Tuesday, 30 May 2017

London Calling

Another late post - last Friday we flew down to London, so David could go and see his beloved (and recently relegated) York City play in the FA Trophy final at Wembley. We didn't get back till late last Monday, which only partially excuses the delay in posting this!
Flying always feels slightly extravagent (I say slightly, we did fly Easyjet 😀) but it worked out cheaper than the train, and to be honest if  we'd been able to get cheap train tickets that would have been a better option. By the time we got to Edinburgh airport, left the car in the long stay car park, hung around for the hour or so for the flight, then got a coach from Stanstead to St Pancras I reckon a train would be considerably less hassle!
Next step was getting from St Pancras to the Travelodge in Docklands, which involved the first of what felt like many journeys by Tube and DLR. Technology has advanced since my last trip to the big smoke - the recommended way to pay for your journeys is tapping in and out with your contactless bank card. This took a bit of getting used to, as you don't really know how much it's costing, but the daily price cap meant it actually cost considerably less than I expected in the end.  The payments all came out of the bank on Tuesday so not sure how I'd work out which day was which, but the most expensive day was £12ish which was probably Saturday when we used the Emirates Air Line, the cable car that takes you across the Thames from the O2 at North Greenwich to the Royal Docks on the North of the river. It's an unusal way to see London, and worth doing as long as you're relatively okay with heights!
On Friday night we wandered along East India Dock Road to All Saints to get the DLR up to Stratford. A quick stroll around the massive Westfield centre served as a reminder that shopping is never going to cut it as a hobby for me! I'm not exaggerating when I say I think I understood the term 'Temple of Mammon' by the time we left!
From there, we headed out to the Queen Elizabeth Olympic Park.  It's hard to imagine now how busy this area was back in 2012 for the London Olympics - at 8pm on a summer evening it's a peaceful place for a walk, with several waterways running through it, including the river Lea, and plenty of space for both cyclists and pedestrians.  We could actually see arcelormittal-orbit from our hotel, but you really need to see it close up, and preferably at night, to appreciate it fully.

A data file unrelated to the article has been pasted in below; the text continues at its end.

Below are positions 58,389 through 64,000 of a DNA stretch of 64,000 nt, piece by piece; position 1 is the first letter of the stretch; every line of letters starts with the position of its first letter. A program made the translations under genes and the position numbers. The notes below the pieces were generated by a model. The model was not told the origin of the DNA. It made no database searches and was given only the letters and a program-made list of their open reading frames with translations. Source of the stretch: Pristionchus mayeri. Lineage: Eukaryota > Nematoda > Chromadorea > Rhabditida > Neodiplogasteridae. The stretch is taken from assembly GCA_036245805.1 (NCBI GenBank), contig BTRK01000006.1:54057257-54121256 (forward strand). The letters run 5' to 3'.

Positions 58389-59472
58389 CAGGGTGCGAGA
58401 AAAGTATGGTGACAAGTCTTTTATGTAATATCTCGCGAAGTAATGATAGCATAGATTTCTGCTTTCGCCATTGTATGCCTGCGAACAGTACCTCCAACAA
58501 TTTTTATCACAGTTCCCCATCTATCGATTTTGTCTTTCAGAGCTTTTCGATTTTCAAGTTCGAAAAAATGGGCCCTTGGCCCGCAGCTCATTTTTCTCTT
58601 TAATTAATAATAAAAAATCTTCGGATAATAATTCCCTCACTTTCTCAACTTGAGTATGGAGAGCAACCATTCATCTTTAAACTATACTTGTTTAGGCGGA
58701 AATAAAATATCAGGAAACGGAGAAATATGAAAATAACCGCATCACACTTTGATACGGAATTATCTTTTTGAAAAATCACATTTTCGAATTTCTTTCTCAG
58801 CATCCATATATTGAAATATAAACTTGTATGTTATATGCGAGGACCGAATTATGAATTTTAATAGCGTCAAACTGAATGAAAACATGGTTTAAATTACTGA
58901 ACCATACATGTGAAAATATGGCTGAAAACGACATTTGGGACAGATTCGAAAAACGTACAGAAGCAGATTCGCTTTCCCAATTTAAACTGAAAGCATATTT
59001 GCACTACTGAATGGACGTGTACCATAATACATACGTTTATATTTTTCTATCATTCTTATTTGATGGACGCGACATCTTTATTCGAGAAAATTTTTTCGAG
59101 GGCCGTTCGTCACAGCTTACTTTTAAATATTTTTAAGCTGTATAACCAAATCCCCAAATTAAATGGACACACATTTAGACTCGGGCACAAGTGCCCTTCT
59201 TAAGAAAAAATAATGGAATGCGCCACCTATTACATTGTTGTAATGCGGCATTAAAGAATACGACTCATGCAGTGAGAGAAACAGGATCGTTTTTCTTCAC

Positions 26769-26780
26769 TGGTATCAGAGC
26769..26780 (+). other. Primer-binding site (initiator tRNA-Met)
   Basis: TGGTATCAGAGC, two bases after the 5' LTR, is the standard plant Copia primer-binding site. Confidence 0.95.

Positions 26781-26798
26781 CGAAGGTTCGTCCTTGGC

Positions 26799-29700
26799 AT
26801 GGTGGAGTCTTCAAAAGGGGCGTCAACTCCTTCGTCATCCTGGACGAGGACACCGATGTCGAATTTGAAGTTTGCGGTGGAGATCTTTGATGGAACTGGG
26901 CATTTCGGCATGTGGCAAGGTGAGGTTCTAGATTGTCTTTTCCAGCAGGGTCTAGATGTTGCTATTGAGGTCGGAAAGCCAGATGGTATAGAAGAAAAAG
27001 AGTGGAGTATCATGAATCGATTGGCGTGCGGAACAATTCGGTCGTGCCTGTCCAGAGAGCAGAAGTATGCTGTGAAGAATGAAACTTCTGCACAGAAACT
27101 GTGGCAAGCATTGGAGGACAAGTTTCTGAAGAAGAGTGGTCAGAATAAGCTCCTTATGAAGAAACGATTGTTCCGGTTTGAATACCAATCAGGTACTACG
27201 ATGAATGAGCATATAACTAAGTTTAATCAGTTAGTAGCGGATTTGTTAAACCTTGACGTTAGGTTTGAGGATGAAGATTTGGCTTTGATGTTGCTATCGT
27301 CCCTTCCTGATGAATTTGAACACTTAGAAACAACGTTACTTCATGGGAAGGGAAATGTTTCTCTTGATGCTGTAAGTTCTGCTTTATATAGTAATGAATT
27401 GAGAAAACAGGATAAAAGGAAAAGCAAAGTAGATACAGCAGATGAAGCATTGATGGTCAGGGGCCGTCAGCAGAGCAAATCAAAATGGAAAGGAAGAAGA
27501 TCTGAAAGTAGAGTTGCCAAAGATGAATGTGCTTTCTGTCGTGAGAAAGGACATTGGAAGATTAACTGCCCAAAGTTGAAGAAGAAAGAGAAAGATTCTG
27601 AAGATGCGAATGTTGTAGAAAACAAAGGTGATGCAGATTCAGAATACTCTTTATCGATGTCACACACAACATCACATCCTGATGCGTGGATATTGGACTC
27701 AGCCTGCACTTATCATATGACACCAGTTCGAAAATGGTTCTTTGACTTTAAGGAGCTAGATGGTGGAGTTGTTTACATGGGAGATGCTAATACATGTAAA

I'd done some googling, by which I mean I'd typed in 'craft beer, East London', and found a couple of interesting looking places to check out in Hackney Wick, just the other side of the park. Hackney Wick is definitely one of the places that saw some major redevelopment on the back of the Olympics - I hesitate to say 'benefitted' from as I expect that's a controversial point that conjures up words like gentrification, ****ing hipsters, and so forth, but from what we saw it all seemed pretty positive.
Our first stop was crate brewery, a craft brewery and pizzeria housed in the White Building, described on the website as a centre for art, technology, and sustainability.  The place was pretty busy, unsuprisingly on a Friday night, and the dj added to the general buzz about the place. We found a seat out by the canal and ordered pizzas, and beers to drink whilst we waited.

The pizza I had was very tasty - a proper woodfired pizza oven makes all the difference. My first beer of the night was the Crate stout, a light, creamy stout with unusual fruity notes.

Since I'm in a bit of stouts and sours rut I thought I'd try the Crate Pale just for a change. This was a light summery beer - just the thing for a summer evening by the canal!

From there, we headed round the corner in to Queens Yard for a visit to Howling Hops.  I was intrigued by the fact that they're the UK's first bar to serve beer straight from the tank.  This could have been a bit of a gimmick, but actually what's not to love about beer served as fresh as possible?

 As with Crate, the place was packed, but the dj had a much better set list, and the bar staff added to the party atmosphere. No need to decide whether you're going for a pint or a half here - it's a 2/3 pint or a jug to share! Maybe I'm being awkward, but actually 2/3 pint (a schooner if we're going to get technical) is the perfect serving size for a lot of the beers I drink. I couldn't resist this cherry gose - the barman wasn't to know about my love of sour beers, so I was more than happy to try a bit first! I can see why this style of beer isn't to everyone's taste, though conversely I'd not hesitate to recommend it to anyone who claims not to like beer! Tank 10 was a beer style I've never seen before, so obviously I had to try it 😉, though not without quickly googling it just to be on the safe side. So the internet tells me a grisette is a French working-class woman from the late 17th century - not really helping! Further investigation reveals it's an old Belgian style, not unlike a lower alcohol saison. It's a bit niche, so I can't really see it making a massive comeback, but it was nice enough - quite herbal, with a pretty obvious Belgian influence.